By the time we reached Nice we were down to visual from Fl410. I got another pin point over Lyon and then complete stratus. We saw a Canberra ahead and below and followed him. In due course we overhauled him. He, knowing of our superior kit, immediately began following us.

Once we contacted London they were able to give us steers.

Lesson: if it don't work before take off, things can only get worse.

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Re: ETOP's and things

#29 Post by Slasher » Sat Mar 23, 2019 3:53 am

One had better ANM/1000kg in the Whale at LRC on 3 as compared to all 4 running IIRC.

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Re: ETOP's and things

#30 Post by barkingmad » Tue Dec 24, 2019 9:30 am

ETOPs will all end in tears one day and that’s the industry well & truly stuffed.

But it is cheaper, so that’s OK then.

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Re: ETOP's and things

#31 Post by Boac » Tue Dec 24, 2019 10:11 am

Also within statistically acceptable losses?

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Re: ETOP's and things

#32 Post by Rwy in Sight » Tue Dec 24, 2019 11:20 am

barkingmad wrote:
Tue Dec 24, 2019 9:30 am
ETOPs will all end in tears one day and that’s the industry well & truly stuffed.

But it is cheaper, so that’s OK then.
ETOPS have been around for what 35 years- shouldn't a major thing have occurred so far? And with a single accident every 35 years it is not bad statistically.

But I see the point now about ETOPS 330!

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Re: ETOP's and things

#33 Post by barkingmad » Thu Dec 26, 2019 9:13 am

“ETOPs have been around for 35 years”.

And during that period the elastic has and is being stretched further and longer.

So when does it go ‘twang’ very loudly and fatally?

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Re: ETOP's and things

#34 Post by Boac » Thu Dec 26, 2019 10:12 am

'Stretching the elastic' does not increase the risk of an engine failure. It simply makes the loss of both engines a greater probability. As such, as stated, statistically acceptable.

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Re: ETOP's and things

#35 Post by CharlieOneSix » Thu Dec 26, 2019 5:04 pm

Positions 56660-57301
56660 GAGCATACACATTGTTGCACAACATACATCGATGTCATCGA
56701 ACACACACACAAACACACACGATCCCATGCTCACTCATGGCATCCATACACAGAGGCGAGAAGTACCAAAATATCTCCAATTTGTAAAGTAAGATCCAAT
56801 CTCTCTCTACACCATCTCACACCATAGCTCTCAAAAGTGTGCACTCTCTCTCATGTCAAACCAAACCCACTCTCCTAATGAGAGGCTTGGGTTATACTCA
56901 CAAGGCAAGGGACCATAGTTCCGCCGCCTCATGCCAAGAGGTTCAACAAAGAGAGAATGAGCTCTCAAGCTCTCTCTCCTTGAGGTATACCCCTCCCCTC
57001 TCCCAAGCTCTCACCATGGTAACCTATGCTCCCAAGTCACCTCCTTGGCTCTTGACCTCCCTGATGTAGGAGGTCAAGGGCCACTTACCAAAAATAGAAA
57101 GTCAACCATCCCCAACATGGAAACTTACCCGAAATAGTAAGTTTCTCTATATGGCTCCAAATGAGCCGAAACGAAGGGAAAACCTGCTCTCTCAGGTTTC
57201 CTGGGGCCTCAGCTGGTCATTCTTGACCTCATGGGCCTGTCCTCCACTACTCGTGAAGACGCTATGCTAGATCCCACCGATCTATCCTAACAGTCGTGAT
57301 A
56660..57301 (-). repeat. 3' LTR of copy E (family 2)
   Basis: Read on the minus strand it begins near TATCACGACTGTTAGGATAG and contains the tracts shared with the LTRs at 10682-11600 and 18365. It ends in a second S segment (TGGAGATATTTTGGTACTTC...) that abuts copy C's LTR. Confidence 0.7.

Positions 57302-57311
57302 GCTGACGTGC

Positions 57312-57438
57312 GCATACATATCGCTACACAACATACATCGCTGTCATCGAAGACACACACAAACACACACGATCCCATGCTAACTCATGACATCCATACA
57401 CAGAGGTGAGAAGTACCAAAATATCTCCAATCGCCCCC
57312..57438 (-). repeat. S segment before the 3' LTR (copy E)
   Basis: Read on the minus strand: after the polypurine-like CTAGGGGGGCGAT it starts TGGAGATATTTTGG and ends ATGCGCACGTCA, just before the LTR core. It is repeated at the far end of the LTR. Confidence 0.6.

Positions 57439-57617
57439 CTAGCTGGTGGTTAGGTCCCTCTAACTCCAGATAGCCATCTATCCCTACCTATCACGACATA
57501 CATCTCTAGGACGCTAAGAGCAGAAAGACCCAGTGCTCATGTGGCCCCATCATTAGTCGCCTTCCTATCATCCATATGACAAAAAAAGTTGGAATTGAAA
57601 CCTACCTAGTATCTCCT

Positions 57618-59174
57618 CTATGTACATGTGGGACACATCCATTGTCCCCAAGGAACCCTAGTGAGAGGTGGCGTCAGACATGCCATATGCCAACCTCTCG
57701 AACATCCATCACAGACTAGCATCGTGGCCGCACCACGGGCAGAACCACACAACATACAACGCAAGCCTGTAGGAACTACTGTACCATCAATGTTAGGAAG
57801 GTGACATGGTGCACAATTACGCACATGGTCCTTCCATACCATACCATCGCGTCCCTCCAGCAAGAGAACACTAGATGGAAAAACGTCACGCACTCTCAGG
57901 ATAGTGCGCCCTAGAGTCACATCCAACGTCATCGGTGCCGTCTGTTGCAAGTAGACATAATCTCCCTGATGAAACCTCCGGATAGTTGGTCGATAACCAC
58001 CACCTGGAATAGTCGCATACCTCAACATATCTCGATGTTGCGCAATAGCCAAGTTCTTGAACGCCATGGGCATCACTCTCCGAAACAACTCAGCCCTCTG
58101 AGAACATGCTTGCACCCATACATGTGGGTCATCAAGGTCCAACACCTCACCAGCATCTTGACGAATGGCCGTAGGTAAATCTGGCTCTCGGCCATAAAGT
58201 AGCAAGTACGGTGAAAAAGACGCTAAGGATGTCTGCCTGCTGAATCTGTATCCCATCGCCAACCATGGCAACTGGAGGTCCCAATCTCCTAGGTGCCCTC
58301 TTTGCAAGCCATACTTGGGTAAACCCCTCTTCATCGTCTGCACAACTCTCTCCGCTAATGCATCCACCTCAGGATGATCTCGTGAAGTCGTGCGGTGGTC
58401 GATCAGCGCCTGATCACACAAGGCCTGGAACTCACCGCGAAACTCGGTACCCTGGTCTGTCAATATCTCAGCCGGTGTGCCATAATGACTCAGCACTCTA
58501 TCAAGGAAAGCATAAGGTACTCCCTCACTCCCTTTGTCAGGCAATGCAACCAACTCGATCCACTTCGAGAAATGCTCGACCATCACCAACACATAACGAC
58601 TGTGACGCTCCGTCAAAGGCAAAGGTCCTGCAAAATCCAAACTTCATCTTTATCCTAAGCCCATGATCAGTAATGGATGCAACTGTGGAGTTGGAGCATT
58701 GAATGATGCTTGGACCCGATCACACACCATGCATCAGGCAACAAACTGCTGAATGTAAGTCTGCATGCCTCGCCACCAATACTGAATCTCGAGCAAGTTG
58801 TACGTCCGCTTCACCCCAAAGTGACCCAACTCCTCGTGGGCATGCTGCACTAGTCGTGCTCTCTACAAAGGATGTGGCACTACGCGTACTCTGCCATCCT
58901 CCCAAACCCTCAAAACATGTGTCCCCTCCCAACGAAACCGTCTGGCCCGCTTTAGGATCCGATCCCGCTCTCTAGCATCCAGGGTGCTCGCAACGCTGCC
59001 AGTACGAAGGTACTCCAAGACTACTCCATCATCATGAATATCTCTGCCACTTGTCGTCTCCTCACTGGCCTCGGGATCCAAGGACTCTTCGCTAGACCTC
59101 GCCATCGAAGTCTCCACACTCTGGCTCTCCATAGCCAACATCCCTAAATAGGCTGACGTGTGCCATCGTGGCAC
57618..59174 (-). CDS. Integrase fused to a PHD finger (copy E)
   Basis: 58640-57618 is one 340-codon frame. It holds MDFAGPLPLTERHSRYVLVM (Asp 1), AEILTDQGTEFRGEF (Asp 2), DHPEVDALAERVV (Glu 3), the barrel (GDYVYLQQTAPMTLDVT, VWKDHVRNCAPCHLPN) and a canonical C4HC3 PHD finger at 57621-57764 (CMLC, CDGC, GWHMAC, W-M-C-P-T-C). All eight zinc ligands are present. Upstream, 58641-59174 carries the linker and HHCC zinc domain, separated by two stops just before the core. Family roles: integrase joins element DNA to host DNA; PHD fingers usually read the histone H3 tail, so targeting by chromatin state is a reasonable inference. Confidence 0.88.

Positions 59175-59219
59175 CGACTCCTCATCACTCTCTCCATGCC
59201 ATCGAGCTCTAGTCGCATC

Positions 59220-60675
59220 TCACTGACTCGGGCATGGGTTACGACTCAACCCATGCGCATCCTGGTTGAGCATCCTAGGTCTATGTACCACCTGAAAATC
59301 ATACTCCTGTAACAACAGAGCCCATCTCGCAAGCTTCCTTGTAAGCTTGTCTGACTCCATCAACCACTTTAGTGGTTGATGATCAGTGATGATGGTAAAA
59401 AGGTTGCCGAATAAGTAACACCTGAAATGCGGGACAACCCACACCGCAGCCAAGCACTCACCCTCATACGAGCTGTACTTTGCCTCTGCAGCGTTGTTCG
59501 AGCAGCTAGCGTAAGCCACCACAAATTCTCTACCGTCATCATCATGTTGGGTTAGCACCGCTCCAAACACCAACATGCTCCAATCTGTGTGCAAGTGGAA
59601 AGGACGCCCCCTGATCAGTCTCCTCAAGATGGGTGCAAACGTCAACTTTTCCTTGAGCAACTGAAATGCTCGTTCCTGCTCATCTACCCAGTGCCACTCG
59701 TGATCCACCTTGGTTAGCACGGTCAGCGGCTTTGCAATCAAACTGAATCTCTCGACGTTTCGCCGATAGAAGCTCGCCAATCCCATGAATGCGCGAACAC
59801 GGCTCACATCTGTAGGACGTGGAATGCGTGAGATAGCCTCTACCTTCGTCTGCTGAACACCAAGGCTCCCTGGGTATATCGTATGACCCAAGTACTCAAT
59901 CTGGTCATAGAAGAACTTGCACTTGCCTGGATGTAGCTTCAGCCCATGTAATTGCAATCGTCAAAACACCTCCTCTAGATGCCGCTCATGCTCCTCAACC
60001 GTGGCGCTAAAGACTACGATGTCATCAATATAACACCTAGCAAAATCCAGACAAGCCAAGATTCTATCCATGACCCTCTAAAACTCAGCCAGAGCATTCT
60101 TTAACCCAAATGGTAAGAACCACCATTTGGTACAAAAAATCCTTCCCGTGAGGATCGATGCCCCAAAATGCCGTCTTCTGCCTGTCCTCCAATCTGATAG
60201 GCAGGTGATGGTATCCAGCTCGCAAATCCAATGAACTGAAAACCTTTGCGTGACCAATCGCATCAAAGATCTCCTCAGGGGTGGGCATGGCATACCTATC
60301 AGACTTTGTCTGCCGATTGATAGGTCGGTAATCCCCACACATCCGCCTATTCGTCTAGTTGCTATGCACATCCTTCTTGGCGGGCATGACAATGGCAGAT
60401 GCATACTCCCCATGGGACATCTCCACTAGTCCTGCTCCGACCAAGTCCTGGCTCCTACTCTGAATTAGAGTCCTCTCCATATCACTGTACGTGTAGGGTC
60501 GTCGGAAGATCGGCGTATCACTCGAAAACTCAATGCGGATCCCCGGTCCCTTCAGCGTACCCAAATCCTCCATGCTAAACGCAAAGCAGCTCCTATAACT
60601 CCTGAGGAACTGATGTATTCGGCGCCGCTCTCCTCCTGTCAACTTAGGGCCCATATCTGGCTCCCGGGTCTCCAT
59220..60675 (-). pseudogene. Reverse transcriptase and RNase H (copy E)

Not the same as ETOPS but in the UK Northern North Sea offshore support rotary world we had the Offshore Alternate policy. I never agreed with it and fortunately the types we operated in our Company were not cleared to use it. It was used in the 80’s and 90’s, almost exclusively on the Bristow AS332 Super Puma fleet.

If you couldn’t offer the client the amount of payload he required when using an airfield alternate, in certain circumstances you could nominate an alternate offshore installation helipad destination, thereby increasing the payload offer. If I recall correctly, the alternate deck had to agree to its use and the deck had to remain sterile for 30 minutes around ETA, ie no other helicopter movements planned. In theory the deck also had to be in a different weather pattern to the original destination. At this point I laugh loudly at that! Different weather pattern in parts of the Northern North Sea? Maybe occasionally.

The Super Puma under certain circumstances was capable of carrying out a single engine landing on an offshore installation helipad. The trouble with the Offshore Alternate policy was that by not having an airfield alternate it was not possible to comply with the Emergency Checklist if certain problems occurred – mainly those affecting tail rotor output or tail rotor control where you were unable to maintain a hover on arrival at the offshore helipad. Somehow the CAA were persuaded that it was an acceptable policy in spite of this.

Whilst there were quite a few North Sea offshore oil related helicopter accidents and incidents in the two decades relating to Offshore Alternate policy, there were no accidents attributable to it – more by good fortune than anything else. In the end the policy was not approved for new types but the Super Puma fleet was allowed to continue to use it under grandfather rights and this gave Bristow a commercial advantage over other operators. I am told that nowadays the performance characteristics of modern helicopters means the policy of Northern North Sea Offshore Alternates is no longer needed.

It wasn’t on an offshore task but when we operated the Met Police contract in the 80’s one of the helicopters had a tail rotor control failure and even with a runway available the outcome was not entirely successful. G-METB AAIB Bulletin 8/85
The helicopter pilots' mantra: If it hasn't gone wrong then it's just about to...